With respect to appellant's efforts to correct the conditions that necessitated the out-of-home placement, the record reflects that appellant has not yet participated in parenting classes or attended any of O.Y.'s medical appointments, she does not have stable housing or sufficient employment, and she has not addressed her own health concerns. Further, despite the county's continuous efforts to maintain contact with appellant and get her to work on her case plan, appellant was often difficult to find and did not start working on her case plan until September 2012, three months after O.Y.'s father went to jail in June 2012, and could no longer prevent her from complying with her case plan. Moreover, at the start of trial, appellant had not yet addressed all the requirements of her initial April 2012 case plan. Finally, appellant does not claim that O.Y. can be placed in her care at this time. And, given appellant's continued failure to participate in parenting classes, attend O.Y.'s medical appointments, or establish stable housing, the district court did not err in finding that additional services would not enable placement of O.Y. with appellant in the reasonably foreseeable future.
We therefore conclude that the district court's determination that O.Y. is neglected and in foster care is supported by clear and convincing evidence. And, because clear and convincing evidence establishes the statutory requirements for termination under section 260C.301, subdivision 1(b)(8), we need not address the additional statutory grounds on which the district court relied. See T.R., 750 N.W.2d at 661 (noting that clear and convincing evidence supporting a single statutory ground is sufficient to continue the TPR analysis).
When terminating parental rights, a district court must make findings either that the social services agency made reasonable efforts to reunify the parent and the child, or that reasonable efforts at reunification were not required. Minn. Stat. § 260C.301, subd. 8 (2012); Minn. Stat. § 260.012(h) (2012). A county is not required to make reasonable efforts if "the provision of services or further services for the purpose of reunification is futile and therefore unreasonable under the circumstances." Minn. Stat. § 260.012(a)(7) (2012). "Reasonable efforts" means "the exercise of due diligence by the [county] to use culturally appropriate and available services to meet the needs of the child and the child's family." Minn. Stat. § 260.012(f) (2012). In determining whether reasonable efforts have been made, the district court must consider whether the services were "(1) relevant to the safety and protection of the child; (2) adequate to meet the needs of the child and family; (3) culturally appropriate; (4) available and accessible; (5) consistent and timely; and (6) realistic under the circumstances." Minn. Stat. § 260.012(h).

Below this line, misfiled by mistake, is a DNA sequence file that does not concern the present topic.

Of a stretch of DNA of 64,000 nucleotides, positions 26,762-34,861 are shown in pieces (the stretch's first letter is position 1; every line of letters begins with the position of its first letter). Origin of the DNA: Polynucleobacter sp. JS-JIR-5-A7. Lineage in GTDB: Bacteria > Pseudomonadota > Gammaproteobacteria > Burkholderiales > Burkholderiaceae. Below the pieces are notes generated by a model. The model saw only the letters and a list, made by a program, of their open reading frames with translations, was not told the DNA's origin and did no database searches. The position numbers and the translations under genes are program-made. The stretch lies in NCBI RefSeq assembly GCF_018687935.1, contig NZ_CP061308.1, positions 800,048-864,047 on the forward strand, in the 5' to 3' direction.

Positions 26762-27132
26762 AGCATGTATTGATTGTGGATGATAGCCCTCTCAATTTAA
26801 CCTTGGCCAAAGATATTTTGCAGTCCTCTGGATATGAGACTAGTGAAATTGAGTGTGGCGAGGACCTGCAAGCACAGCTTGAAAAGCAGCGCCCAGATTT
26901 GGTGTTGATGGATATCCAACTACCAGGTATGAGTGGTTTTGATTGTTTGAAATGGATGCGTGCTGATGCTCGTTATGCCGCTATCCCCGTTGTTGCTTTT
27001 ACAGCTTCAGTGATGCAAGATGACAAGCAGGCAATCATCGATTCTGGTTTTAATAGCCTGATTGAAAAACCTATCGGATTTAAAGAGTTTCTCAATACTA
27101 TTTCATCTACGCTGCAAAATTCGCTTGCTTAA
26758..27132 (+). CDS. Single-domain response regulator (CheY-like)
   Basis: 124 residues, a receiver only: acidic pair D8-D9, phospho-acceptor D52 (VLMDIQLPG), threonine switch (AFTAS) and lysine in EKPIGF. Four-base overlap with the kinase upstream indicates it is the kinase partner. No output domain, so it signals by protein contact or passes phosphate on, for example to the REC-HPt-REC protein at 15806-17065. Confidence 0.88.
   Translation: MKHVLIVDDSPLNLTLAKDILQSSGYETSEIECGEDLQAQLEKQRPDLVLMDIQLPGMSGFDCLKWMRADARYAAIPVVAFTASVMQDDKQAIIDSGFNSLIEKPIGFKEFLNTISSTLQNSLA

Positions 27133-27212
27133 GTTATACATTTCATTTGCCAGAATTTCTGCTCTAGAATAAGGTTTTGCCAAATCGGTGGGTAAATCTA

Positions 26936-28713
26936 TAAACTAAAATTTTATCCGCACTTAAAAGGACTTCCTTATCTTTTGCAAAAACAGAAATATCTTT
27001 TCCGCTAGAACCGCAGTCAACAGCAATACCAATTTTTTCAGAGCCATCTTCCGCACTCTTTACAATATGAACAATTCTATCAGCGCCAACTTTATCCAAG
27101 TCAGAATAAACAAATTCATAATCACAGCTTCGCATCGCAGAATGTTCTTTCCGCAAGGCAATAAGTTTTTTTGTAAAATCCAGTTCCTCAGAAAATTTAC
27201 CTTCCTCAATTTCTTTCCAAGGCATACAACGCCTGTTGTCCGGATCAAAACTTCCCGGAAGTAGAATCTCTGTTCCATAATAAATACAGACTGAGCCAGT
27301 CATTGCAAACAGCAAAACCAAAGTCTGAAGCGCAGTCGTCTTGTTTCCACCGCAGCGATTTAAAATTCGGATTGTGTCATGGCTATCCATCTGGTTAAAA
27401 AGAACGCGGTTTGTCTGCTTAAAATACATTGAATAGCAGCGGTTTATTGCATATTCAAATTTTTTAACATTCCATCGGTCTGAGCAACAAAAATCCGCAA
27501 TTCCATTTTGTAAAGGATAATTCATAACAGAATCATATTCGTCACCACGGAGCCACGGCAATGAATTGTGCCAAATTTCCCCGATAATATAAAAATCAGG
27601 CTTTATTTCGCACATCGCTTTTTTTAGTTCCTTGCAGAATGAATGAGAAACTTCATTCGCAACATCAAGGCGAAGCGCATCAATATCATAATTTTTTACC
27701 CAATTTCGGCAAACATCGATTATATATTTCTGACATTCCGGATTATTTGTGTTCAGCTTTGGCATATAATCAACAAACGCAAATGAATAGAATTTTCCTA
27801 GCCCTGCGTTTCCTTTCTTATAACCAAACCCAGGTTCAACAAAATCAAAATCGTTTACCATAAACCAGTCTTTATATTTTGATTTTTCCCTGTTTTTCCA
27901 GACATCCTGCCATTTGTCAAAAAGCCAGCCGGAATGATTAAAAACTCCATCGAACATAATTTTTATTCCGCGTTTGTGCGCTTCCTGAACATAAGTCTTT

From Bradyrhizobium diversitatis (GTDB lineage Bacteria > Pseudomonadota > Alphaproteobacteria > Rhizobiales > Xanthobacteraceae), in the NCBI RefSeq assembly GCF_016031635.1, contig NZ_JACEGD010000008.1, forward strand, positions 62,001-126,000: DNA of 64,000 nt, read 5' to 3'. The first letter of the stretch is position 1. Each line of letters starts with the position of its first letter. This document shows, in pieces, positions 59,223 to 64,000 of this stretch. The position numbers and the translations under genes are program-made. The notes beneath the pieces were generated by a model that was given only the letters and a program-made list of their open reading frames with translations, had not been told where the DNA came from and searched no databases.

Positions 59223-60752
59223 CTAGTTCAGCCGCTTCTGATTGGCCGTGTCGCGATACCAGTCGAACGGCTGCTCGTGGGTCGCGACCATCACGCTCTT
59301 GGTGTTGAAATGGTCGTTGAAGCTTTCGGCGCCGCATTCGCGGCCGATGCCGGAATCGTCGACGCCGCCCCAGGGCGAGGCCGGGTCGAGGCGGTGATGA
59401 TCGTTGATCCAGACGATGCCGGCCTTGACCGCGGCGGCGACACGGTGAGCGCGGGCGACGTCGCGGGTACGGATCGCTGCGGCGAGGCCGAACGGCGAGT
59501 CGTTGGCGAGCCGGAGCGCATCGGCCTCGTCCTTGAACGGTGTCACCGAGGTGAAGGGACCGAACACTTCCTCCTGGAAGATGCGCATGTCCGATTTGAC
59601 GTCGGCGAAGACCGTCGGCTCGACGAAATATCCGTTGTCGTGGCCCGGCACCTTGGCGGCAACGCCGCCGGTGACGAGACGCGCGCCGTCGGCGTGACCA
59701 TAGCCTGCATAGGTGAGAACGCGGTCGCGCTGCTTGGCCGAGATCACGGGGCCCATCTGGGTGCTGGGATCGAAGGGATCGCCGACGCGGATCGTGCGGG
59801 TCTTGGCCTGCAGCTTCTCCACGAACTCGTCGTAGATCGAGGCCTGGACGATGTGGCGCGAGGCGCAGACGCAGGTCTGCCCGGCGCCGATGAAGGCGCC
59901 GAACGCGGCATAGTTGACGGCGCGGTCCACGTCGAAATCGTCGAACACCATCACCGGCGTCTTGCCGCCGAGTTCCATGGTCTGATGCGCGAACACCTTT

"Efforts to help parents generally are closely scrutinized, because public agencies may transform the assistance into a test to demonstrate parental failure." In re Welfare of J.H.D., 416 N.W.2d 194, 198 (Minn.App. 1987), review denied (Minn. Feb. 12, 1988). Whether the county's services constitute "reasonable efforts" depends on the duration of the county's involvement and the quality of the county's effort. In re Welfare of H.K., 455 N.W.2d 529, 532 (Minn.App. 1990), review denied (Minn. July 6, 1990). The assistance must go beyond mere matters of form, such as the scheduling of appointments, so as to include real, genuine help. Id. Such help must focus on the parent's specific needs. In re Welfare of M.A., 408 N.W.2d 227, 235-36 (Minn.App. 1987), review denied (Minn. Sept. 18, 1987).
The district court concluded that respondent "has made all reasonable efforts to rehabilitate and reunite this family. The services provided by [respondent] were appropriate and adequate to facilitate a reunion of this family." Appellant generally argues that respondent "failed to make reasonable efforts because the services were not 'adequate, ' 'available and accessible, ' 'consistent and timely, ' or 'realistic' under the circumstances as required by [statute]."